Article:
Drivers and Implications

Drivers and Implications

Innovations in hardware have bolstered compute power

Artificial Intelligence (AI) has been around since the 1950s when scientists and mathematicians essentially wanted to see if they could make machines think like humans. Since these early notions of AI, technology has advanced at a gradual rate. However, significant breakthroughs in AI have occurred within the last decade--accelerated by digitalization, which has resulted in more data to analyze and improved outcomes.

It is fair to say that as technology continues to advance, the impacts of AI will be experienced in every industry—particularly in the security industry—and offer unprecedented opportunity to address real-world challenges.


Most recently, innovations in hardware have bolstered compute power and generated more AI-related applications. Think about it: the transition from Central Processing Units (CPUs) to Graphics Processing Units (GPUs), and now Application Specific Integrated Circuits (ASICs), is well underway and rapidly evolving.

The shift from CPUs to GPUs resulted in efficiencies and advancements in parallel processing, and the transition to custom ASICs—specifically designed to accelerate AI techniques in Deep Learning (DL)—has opened the door for on-premise and edge device solutions. As a result, many industries are now starting to realize the significance of both hardware and software when applying AI to more real-world use cases.

From CPUs, GPUs and ASICs to DLPUs and SOCs (System on a Chip), AI is changing the way many device manufacturers are approaching future device design and functionality. Even though AI has been around for many decades, it’s recent advancements that have allowed the tech community to optimize the compute power required for AI and its techniques, including: • Machine Learning (ML) the subset of AI, which uses fundamental cognition and leverages algorithms to solve basic problems by identifying patterns to make highly confident predictions--resulting in decision making with minimal human interaction. • Deep Learning (DL) the subset ML that utilizes algorithms based on simulated neural networks inspired by the way humans learn (and trained on a massive amount of input data) in order to provide more accurate outcomes. • Neural Networks (NNET) or Artificial Neural Networks (ANNs) are the core of DL algorithms, whose structure is designed to simulate the way the human brain and its neurons operate in order to process and recognize relationships between data.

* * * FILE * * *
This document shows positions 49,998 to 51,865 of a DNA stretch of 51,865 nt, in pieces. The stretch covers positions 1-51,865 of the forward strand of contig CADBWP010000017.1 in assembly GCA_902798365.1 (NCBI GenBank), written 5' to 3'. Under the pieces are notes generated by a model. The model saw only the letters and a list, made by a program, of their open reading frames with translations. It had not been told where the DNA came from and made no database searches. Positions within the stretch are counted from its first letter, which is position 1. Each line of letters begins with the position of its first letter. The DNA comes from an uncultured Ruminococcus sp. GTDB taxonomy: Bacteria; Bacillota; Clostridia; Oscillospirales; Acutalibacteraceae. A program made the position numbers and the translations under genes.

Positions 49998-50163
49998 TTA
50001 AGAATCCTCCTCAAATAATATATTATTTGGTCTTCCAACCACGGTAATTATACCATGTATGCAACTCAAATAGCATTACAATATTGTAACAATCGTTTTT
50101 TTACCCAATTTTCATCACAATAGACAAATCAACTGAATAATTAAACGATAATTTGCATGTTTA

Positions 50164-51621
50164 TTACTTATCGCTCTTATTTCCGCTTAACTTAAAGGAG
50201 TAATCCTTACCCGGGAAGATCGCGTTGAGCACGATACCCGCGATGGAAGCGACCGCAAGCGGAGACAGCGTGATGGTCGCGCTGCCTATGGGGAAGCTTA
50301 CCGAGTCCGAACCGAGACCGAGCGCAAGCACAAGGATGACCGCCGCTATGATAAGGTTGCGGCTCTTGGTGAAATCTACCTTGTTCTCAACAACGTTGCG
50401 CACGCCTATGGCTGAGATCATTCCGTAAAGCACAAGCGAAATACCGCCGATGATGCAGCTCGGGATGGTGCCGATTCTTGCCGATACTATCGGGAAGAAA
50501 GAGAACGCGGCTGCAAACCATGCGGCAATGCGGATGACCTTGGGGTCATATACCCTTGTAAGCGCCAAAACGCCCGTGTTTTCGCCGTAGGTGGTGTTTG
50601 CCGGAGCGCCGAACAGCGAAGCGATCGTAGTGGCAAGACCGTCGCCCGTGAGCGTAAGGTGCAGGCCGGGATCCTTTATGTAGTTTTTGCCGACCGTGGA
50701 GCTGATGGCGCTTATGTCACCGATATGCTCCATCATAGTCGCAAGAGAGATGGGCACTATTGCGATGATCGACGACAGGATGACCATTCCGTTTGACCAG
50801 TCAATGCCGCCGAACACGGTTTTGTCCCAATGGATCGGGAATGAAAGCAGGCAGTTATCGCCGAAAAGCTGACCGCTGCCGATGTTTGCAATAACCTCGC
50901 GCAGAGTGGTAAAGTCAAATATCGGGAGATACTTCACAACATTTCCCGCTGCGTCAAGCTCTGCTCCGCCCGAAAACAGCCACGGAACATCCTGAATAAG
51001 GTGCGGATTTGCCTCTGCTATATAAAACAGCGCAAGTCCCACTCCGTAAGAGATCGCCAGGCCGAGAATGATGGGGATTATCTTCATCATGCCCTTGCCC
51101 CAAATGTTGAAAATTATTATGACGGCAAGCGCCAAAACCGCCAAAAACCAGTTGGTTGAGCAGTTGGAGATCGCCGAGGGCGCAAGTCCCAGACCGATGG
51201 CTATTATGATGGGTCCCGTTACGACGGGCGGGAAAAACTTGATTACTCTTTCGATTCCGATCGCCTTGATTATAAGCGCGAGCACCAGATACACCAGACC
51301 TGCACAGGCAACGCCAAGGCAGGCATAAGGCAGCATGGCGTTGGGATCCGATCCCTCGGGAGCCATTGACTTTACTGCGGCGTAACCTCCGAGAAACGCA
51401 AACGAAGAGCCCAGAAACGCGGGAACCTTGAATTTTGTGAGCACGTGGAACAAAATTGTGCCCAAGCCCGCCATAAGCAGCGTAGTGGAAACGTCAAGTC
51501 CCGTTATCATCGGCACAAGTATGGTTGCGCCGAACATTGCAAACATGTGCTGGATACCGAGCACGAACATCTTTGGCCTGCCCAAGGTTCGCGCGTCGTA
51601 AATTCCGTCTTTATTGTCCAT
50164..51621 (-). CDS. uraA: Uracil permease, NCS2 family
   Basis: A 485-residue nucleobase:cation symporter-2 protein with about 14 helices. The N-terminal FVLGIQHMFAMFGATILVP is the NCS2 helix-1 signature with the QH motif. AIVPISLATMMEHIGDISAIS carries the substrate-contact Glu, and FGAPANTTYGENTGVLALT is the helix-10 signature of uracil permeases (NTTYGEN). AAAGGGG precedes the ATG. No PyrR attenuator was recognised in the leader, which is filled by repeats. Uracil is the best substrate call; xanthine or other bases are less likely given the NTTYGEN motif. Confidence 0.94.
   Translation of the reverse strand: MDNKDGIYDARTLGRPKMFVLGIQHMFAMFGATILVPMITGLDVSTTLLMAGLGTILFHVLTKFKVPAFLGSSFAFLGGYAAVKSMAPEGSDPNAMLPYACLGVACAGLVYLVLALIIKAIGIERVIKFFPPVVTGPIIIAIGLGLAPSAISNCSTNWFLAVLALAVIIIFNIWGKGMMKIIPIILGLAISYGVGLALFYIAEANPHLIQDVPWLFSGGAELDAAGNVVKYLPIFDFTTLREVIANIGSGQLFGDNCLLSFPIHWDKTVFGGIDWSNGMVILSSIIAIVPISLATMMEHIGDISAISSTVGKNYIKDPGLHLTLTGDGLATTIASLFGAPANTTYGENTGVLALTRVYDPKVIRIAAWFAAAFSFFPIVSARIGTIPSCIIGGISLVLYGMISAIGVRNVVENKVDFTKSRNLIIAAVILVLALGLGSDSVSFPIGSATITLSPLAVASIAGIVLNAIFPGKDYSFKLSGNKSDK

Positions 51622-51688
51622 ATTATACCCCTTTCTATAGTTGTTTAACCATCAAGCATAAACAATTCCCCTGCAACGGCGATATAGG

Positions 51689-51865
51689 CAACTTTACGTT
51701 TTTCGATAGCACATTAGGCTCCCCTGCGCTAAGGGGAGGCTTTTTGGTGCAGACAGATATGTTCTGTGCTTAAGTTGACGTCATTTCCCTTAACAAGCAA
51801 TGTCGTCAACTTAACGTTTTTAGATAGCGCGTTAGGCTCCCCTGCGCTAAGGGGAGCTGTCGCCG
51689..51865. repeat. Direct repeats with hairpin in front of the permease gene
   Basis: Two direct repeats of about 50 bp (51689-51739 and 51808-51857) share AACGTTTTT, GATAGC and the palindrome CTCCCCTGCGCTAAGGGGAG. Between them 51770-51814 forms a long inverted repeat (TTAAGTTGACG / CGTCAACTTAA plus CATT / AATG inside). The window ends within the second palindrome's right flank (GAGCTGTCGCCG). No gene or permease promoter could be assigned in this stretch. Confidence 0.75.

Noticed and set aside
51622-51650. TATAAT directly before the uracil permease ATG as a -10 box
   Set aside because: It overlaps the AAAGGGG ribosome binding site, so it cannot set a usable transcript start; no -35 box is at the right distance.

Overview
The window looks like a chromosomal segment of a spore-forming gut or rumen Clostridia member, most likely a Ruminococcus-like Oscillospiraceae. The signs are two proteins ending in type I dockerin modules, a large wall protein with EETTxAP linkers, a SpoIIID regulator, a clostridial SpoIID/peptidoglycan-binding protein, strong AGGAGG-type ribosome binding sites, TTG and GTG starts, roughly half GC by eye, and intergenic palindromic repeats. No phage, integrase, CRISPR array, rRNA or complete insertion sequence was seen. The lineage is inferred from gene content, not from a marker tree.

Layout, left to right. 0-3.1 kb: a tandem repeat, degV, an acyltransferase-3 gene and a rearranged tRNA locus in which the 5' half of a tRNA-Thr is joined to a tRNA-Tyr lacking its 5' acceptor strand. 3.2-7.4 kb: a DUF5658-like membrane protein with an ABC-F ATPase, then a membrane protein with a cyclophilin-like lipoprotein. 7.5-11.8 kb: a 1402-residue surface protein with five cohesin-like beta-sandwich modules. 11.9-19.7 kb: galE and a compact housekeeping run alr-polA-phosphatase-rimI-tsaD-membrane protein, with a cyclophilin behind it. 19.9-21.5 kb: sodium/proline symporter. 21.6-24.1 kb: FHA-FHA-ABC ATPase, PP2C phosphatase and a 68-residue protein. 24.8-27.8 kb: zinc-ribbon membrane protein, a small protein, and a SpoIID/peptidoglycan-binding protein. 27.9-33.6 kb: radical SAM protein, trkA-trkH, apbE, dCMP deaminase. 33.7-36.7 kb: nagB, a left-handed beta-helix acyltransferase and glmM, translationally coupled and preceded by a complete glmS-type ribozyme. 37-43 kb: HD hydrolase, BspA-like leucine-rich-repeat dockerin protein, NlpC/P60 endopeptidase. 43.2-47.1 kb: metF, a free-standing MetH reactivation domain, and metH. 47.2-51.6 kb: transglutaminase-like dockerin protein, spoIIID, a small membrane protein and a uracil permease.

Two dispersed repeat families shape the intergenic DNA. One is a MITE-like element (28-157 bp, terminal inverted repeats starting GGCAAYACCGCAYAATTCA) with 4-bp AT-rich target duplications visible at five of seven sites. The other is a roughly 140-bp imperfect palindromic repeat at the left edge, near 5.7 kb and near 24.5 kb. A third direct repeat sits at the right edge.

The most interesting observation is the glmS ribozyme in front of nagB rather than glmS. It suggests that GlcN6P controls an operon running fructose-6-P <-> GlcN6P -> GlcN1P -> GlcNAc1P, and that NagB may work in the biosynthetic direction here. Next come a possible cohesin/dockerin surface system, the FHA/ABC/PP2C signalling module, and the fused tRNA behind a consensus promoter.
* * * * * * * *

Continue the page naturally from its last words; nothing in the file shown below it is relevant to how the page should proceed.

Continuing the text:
So what is the next step for AI? The common goal is the commercialization of AI technology. The data required for AI begins at the edge with devices for collecting and processing that data into information.

Billions of devices interconnected in private and public networks are already in existence (and more are added to the network every day) which presents immense opportunity when it comes to the development of on-premise and edge-based commercial products. That said, in order to be successful, companies will need to adapt to the ever-evolving AI framework. The challenge for most companies is how to apply AI into a real-world environment in order to solve a problem. Furthermore, the ability to resolve real-world problems requires a lot of data—quality data.